New homes are planned for a Knickerbocker Avenue parcel which the developer is seeking to rezone from R-1 to R-T/Z.

The Chattanooga City Council voted Tuesday evening to deny a developer's request to rezone property along Knickerbocker Avenue in North Chattanooga after many residents showed opposition.

The request, by GreenTech Homes, was to rezone some lots in the 1800 block of Knickerbocker Avenue from R-1 for residential use to R-T/Z for residential townhouse use. It would have given the go-ahead for a $20 million project to raise 42 units on the 11.5-acre site.

Councilman Jerry Mitchell said about 60-70 residents who live near the parcel were present at the Chattanooga-Hamilton County Regional Planning Commission to fight the rezoning request and he received many emails against the request.

Mitchell said residents' main concerns were that the rezoning would cause the area's population density to be too high.

At Tuesday's council meeting, multiple hands went up when Chairman Ken Smith asked if there was any opposition to the request before Mitchell made a motion to deny.


The representative for the applicant, GreenTech Homes, was not present at the meeting, and so a hearing was not held. Mitchell made the motion to deny the request based on the amount of opposition it received and based on the planning commission's recommendation to deny.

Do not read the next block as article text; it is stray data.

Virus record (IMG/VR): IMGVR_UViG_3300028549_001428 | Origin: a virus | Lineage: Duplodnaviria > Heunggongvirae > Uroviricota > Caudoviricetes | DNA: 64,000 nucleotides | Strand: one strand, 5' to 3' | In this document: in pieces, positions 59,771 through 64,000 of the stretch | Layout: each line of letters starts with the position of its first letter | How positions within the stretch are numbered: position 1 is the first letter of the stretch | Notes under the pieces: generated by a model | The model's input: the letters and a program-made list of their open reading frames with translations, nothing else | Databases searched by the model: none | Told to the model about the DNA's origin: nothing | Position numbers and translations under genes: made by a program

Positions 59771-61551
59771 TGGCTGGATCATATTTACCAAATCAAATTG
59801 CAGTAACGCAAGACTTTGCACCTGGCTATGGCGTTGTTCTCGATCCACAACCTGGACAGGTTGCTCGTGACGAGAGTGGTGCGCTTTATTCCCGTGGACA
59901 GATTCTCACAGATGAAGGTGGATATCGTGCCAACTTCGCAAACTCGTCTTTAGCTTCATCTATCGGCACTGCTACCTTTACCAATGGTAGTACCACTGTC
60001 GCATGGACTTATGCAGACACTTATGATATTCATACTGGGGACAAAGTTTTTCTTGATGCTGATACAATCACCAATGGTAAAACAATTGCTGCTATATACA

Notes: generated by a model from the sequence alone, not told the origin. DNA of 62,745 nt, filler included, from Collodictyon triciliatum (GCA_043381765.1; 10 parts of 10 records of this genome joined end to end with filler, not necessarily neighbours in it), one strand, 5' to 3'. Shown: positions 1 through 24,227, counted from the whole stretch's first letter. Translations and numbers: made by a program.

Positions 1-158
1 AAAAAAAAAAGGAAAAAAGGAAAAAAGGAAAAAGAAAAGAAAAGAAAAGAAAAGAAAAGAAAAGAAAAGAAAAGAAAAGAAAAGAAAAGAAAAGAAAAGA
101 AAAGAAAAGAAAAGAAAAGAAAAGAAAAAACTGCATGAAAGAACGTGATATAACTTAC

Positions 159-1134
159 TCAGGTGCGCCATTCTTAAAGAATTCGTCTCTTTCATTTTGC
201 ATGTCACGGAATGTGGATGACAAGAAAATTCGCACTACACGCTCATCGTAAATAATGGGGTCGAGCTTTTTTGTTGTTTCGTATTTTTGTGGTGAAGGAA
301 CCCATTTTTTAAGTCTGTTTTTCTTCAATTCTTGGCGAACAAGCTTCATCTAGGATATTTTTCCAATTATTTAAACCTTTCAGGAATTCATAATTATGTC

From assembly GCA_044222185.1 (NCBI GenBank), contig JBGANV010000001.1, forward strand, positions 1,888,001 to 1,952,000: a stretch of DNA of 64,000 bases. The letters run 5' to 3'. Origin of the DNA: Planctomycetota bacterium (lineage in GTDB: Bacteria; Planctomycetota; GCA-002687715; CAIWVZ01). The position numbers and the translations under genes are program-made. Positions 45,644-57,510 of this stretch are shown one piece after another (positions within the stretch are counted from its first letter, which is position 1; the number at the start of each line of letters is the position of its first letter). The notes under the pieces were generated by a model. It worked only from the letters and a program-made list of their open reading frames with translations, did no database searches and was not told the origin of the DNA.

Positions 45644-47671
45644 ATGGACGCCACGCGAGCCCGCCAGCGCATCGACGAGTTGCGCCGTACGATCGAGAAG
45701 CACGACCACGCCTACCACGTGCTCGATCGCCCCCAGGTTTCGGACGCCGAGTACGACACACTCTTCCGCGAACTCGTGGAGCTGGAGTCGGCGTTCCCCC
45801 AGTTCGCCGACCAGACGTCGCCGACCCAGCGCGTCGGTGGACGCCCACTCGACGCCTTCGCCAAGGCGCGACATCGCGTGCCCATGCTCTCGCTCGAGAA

The planning commission recommended the request be denied out of concern for such intense developing on a steep slope that is located at that site, as well as the opposition it received, planning agency director John Bridger said.

The developer will be able to reapply for rezoning within nine months, Bridger said.

Also discussed at Tuesday's meeting were the city's first applications for short-term vacation rentals.

Four people applied for the special permit to let them rent their homes on sites such as Airbnb. All four were approved, with the last one receiving slight pushback from a neighbor who said she was concerned that too many short-term rentals would take over the neighborhood, possibly denying people long-term housing.

But the city already has policies in place to regulate short-term vacation rentals, after taking steps to enact a special district for short-term vacation rental businesses in June of last year. Property owners are required to purchase a permit if they want to list their house as a short-term rental. After an application is made, neighbors will receive notice and have a chance to oppose the permit, which is what played out at Tuesday's meeting.

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